[Show abstract][Hide abstract] ABSTRACT: Heterochromatin protein 1 (HP1) is an evolutionar-ily conserved chromosomal protein that binds to lysine 9-methylated histone H3 (H3K9me), a hall-mark of heterochromatin. Although HP1 phospho-rylation has been described in several organisms, the biological implications of this modification re-main largely elusive. Here we show that HP1's phos-phorylation has a critical effect on its nucleosome binding properties. By in vitro phosphorylation as-says and conventional chromatography, we demon-strated that casein kinase II (CK2) is the kinase primarily responsible for phosphorylating the N-terminus of human HP1␣. Pull-down assays using in vitro-reconstituted nucleosomes showed that un-modified HP1␣ bound H3K9-methylated and H3K9-unmethylated nucleosomes with comparable affin-ity, whereas CK2-phosphorylated HP1␣ showed a high specificity for H3K9me3-modified nucleosomes. Electrophoretic mobility shift assays showed that CK2-mediated phosphorylation diminished HP1␣'s intrinsic DNA binding, which contributed to its H3K9me-independent nucleosome binding. CK2-mediated phosphorylation had a similar effect on the nucleosome-binding specificity of fly HP1a and S. pombe Swi6. These results suggested that HP1 phos-phorylation has an evolutionarily conserved role in HP1's recognition of H3K9me-marked nucleosomes.
Nucleic Acids Research 10/2014; · 8.81 Impact Factor
[Show abstract][Hide abstract] ABSTRACT: Nucleosomes are extremely stable histone-DNA complexes that form the building blocks of chromatin, which accommodates genomic DNA within the nucleus. The dynamic properties of chromatin play essential roles in regulating genomic DNA functions, such as DNA replication, recombination, repair, and transcription. Histones are the protein components of nucleosomes, and their diverse modifications and variants increase the versatility of nucleosome structures and their dynamics in chromatin. Therefore, a technique to evaluate the physical properties of nucleosomes would facilitate functional studies of the various nucleosomes. In this report, we describe a convenient assay for evaluating the thermal stability of nucleosomes in vitro.
[Show abstract][Hide abstract] ABSTRACT: Nucleosomes containing a human histone variant, H2A.B, in an aqueous solution were analyzed by small-angle neutron scattering utilizing a contrast variation technique. Comparisons with the canonical H2A nucleosome structure revealed that the DNA termini of the H2A.B nucleosome are detached from the histone core surface, and flexibly expanded toward the solvent. In contrast, the histone tails are compacted in H2A.B nucleosomes compared to those in canonical H2A nucleosomes, suggesting that they bind to the surface of the histone core and/or DNA. Therefore, the histone tail dynamics may function to regulate the flexibility of the DNA termini in the nucleosomes.
[Show abstract][Hide abstract] ABSTRACT: The Fanconi anemia (FA) pathway is critically involved in the maintenance of hematopoietic stem cells and the suppression of carcinogenesis. A key FA protein, FANCD2, is monoubiquitinated and accumulates in chromatin in response to DNA interstrand crosslinks (ICLs), where it coordinates DNA repair through mechanisms that are still poorly understood. Here, we report that CtIP protein directly interacts with FANCD2. A region spanning amino acids 166 to 273 of CtIP and monoubiquitination of FANCD2 are both essential for the FANCD2-CtIP interaction and mitomycin C (MMC)-induced CtIP foci. Remarkably, both FANCD2 and CtIP are critical for MMC-induced RPA2 hyperphosphorylation, an event that accompanies end resection of double-strand breaks. Collectively, our results reveal a role of monoubiquitinated FANCD2 in end resection that depends on its binding to CtIP during ICL repair.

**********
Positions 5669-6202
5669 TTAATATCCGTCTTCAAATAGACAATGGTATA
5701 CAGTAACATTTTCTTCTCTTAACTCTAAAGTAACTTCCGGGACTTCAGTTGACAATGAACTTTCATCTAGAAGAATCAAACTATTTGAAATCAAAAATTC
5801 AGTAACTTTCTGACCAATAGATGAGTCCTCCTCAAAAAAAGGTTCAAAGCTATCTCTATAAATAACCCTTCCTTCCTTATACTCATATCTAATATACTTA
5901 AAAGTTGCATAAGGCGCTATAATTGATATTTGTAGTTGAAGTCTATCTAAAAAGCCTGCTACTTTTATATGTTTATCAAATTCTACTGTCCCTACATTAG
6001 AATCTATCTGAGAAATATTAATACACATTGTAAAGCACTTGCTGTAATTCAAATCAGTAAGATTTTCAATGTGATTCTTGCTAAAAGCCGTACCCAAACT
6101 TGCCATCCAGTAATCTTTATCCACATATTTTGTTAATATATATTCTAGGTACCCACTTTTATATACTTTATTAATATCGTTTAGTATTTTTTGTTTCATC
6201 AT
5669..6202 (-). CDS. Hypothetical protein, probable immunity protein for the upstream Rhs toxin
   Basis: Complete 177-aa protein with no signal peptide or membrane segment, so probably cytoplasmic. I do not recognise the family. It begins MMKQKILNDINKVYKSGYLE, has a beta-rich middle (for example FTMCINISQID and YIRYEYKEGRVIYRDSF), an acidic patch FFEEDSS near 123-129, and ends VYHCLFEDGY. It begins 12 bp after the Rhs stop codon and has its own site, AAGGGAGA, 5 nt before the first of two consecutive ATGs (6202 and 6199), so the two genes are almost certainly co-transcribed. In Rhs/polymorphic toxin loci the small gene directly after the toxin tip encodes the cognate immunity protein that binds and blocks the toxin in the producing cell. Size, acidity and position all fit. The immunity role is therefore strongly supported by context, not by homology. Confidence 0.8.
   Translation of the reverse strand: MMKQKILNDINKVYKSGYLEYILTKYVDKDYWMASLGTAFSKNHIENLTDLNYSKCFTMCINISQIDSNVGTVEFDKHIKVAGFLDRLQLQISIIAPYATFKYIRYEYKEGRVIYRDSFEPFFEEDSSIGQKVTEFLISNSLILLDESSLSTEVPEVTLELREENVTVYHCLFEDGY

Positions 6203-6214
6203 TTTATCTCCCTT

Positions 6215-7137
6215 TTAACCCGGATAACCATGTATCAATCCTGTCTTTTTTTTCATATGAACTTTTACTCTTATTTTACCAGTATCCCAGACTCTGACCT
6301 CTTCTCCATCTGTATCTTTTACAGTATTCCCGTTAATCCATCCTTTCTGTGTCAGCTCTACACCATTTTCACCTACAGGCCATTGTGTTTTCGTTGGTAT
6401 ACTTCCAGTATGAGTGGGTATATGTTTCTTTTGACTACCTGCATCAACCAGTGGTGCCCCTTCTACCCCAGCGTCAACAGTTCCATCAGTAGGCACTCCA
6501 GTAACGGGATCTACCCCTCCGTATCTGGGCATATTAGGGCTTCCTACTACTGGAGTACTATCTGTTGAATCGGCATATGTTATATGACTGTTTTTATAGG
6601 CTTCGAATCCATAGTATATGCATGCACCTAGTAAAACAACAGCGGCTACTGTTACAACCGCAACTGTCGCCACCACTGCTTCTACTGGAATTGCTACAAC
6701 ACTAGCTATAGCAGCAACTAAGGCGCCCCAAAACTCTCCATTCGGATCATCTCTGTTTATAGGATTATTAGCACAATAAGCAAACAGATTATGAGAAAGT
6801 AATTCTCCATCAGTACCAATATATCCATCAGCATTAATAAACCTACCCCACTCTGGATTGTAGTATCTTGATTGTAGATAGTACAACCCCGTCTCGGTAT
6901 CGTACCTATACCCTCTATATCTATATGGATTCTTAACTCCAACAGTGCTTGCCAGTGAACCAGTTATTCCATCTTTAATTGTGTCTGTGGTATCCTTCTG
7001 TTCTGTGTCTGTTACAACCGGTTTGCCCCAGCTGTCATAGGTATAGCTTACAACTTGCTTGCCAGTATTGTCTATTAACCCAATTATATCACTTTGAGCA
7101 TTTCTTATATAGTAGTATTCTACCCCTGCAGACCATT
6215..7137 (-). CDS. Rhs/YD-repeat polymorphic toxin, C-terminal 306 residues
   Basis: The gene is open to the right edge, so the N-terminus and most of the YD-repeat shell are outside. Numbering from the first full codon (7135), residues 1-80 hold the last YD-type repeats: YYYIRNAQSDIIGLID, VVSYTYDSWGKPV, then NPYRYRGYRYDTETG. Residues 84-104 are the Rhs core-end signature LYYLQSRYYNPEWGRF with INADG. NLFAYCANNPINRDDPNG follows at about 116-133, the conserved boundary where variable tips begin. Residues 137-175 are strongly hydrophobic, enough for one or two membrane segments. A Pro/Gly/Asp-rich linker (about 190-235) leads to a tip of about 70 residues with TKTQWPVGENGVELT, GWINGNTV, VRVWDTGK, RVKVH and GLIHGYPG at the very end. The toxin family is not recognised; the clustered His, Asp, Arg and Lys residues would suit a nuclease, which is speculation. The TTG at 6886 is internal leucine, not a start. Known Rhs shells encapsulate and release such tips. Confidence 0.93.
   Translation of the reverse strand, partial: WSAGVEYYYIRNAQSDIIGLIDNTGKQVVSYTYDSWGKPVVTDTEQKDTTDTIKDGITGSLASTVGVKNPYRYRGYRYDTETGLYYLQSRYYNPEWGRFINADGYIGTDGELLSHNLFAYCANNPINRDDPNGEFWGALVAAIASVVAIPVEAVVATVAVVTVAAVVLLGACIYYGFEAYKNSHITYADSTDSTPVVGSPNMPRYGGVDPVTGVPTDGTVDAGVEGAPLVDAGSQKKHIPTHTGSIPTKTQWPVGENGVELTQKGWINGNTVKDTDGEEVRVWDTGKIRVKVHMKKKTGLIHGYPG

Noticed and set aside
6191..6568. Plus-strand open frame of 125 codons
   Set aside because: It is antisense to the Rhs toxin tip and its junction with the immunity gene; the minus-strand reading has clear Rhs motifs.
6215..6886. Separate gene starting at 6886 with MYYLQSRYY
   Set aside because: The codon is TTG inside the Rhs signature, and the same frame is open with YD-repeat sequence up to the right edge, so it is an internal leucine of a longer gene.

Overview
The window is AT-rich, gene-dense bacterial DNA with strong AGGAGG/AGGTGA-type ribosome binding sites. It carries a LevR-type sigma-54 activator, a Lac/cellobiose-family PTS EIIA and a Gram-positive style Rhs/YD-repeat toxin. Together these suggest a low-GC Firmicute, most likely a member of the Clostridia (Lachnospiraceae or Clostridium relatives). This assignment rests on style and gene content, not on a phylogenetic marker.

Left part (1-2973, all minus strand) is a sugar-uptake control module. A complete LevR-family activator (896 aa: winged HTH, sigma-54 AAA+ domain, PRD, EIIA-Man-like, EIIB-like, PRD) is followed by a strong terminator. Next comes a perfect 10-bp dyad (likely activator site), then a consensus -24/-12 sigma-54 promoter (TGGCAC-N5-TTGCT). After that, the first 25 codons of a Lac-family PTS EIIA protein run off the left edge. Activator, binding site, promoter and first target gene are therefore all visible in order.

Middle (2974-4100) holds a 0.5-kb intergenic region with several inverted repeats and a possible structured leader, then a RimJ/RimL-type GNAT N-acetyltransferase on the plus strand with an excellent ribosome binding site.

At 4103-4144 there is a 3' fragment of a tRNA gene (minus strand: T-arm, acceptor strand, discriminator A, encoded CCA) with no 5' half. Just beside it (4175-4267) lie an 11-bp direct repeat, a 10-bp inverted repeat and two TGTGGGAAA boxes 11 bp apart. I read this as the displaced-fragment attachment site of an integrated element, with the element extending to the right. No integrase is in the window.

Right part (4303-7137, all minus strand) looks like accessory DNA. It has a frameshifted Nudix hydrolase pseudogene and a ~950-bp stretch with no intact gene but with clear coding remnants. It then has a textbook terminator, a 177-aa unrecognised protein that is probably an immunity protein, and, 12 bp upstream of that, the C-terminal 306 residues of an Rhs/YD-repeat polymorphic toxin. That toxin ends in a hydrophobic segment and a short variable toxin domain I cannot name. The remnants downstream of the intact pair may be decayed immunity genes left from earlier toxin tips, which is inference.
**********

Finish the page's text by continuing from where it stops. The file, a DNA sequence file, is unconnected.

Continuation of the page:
[Show abstract][Hide abstract] ABSTRACT: The human histone H2B variant TSH2B is highly expressed in testis and may function in the chromatin transition during spermatogenesis. In the present study, the crystal structure of the human testis-specific nucleosome containing TSH2B was determined at 2.8 Å resolution. A local structural difference between TSH2B and canonical H2B in nucleosomes was detected around the TSH2B-specific amino-acid residue Ser85. The TSH2B Ser85 residue does not interact with H4 in the nucleosome, but in the canonical nucleosome the H2B Asn84 residue (corresponding to the TSH2B Ser85 residue) forms water-mediated hydrogen bonds with the H4 Arg78 residue. In contrast, the other TSH2B-specific amino-acid residues did not induce any significant local structural changes in the TSH2B nucleosome. These findings may provide important information for understanding how testis-specific histone variants form nucleosomes during spermatogenesis.
[Show abstract][Hide abstract] ABSTRACT: Centromeres are essential for ensuring proper chromosome segregation in eukaryotes. Their definition relies on the presence of a centromere-specific H3 histone variant CenH3, known as CENP-A in mammals. Its overexpression in aggressive cancers raises questions concerning its effect on chromatin dynamics and contribution to tumorigenesis. We find that CenH3 overexpression in human cells leads to ectopic enrichment at sites of active histone turnover involving a heterotypic tetramer containing CenH3-H4 with H3.3-H4. Ectopic localization of this particle depends on the H3.3 chaperone DAXX rather than the dedicated CenH3 chaperone HJURP. This aberrant nucleosome occludes CTCF binding and has a minor effect on gene expression. Cells overexpressing CenH3 are more tolerant of DNA damage. Both the survival advantage and CTCF occlusion in these cells are dependent on DAXX. Our findings illustrate how changes in histone variant levels can disrupt chromatin dynamics and suggests a possible mechanism for cell resistance to anticancer treatments.